Otherwise, the catalogue of risks associated with an arrival of  Aliens is widely discussed and shown in easilyaccessible literature and video materials. Speaking about material losses caused by the extra-terrestrial force, it can be seen at once that there is a wide scope of activity for insurance companies, both locally and globally. But is the risk of an attack from the space insurable at all?

This is probably the moment when Lloyds’ syndicates smile indulgently, thinking about much more sophisticated risk than they insured in the past. A classic example is an insurance payment of a prize in a competition organized some time ago by the producer of Cutty Sark whisky. According to the rules of the contest, the winner of 1.5 million  pounds was ( merely) supposed to find the famous Loch Ness Monster.  Another similar example can be  the insurance of triathlon participants in Scotland (100 Ironmen, 1.5 million per capita) in the event of an attack  by that same monster (not found so far, as we know).  Here wealso have  a journalistic obligation to mention that  in  response to this insurance activity a violent, official protest was issued by the official  Monster Fan Club, arguing that The Loch Ness Monster had never been aggressive and its loss ratio was undoubtedly nil.

Furthermore, those willing to provide coverage of the E.T. risks will not be very many, but there is no shortage.  Let’s take an example from the US, where a “UFO Abduction Insurance Company” offers an attractive coverage of $20 million for just a $10 premium. Here, however, as is usually  the case, it is important to carefully read the Terms & Conditions, because a desired compensation for the victims of UFO’s  will be only possible upon proper completion of an attached form certifying the fact of being subject to examinations by the Aliens. And this may be difficult, because no one knows,  for example, whether to go to a family doctor or the Healthcare Department. The good news is that the indemnity will be automatically doubled if the Aliens insisted on conjugal visits or  if the intention of the kidnapping took  was food.  Reportedly,  up to now they have only sold two policies, so…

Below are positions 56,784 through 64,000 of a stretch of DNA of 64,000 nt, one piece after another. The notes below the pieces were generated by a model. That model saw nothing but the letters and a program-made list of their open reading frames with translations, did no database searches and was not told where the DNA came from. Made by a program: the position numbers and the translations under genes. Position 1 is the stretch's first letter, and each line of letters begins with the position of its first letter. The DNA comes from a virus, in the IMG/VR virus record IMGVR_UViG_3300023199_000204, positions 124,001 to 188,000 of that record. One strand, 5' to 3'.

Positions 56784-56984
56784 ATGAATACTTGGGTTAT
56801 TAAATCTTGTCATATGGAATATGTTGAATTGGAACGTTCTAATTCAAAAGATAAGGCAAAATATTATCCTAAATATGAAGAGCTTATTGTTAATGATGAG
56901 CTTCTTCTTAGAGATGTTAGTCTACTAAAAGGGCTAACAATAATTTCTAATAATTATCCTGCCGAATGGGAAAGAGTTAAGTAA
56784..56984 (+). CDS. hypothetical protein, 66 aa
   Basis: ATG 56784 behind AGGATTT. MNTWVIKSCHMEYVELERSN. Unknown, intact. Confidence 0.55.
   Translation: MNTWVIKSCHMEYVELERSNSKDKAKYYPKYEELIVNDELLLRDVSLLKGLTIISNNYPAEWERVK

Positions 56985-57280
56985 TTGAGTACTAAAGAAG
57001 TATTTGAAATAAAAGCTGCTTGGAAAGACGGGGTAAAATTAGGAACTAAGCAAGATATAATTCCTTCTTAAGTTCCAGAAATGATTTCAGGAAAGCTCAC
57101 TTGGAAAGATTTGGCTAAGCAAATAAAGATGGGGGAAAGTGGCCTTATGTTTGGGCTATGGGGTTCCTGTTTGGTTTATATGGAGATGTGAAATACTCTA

Readers may fall down laughing, thinking that no business like an insurer underwrites such a policy but there are other examples of   insurance against Aliens . We were even able to find web pages belonging to  a Berkshire Hathaway subsidiary, which otherwise sold, for example about 12 million car insurance policies a year. Elsewhere we can find that another insurer, this time from the UK has already sold ca. 30 thousand (sic) similar policies. So we can conclude there is a market, so the risk must exist.

By the way, if we have already touched on the subject of insurance innovation we should also mention a wide range of insurance coverage for space risks, such as a meteorite impact,  which we  tangibly experienced two years ago in Chelyabinsk, Russia. The other supernatural and exotic risks to be covered include such phenomena as werewolf attacks, poltergeists or immaculate conceptions. However, let me address this another time…

aliens attack

Terrorism risk

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terrorism risk

How can we protect ourselves against home grown terrorism ? (video source)

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terrorism risk, terrorism risk, terrorism risk,

Risk Management show killers.

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Risk Management

Though this be madness, yet there’s method in’t.
Hamlet

There are two tools of Enterprise Risk Management that gain incredible popularity in  business nowadays: the first one is a risk
map (heat map) and the second one is a risk register. Describing a risk register in simple words – it is a tabular statement of identified business risks, their causes and effects, risk dimensions (Probability multiplied by Effect of an event) plus description of risk controls. There are project, departmental, corporate risk registers; even attempts to put together governmental risk registers can be found.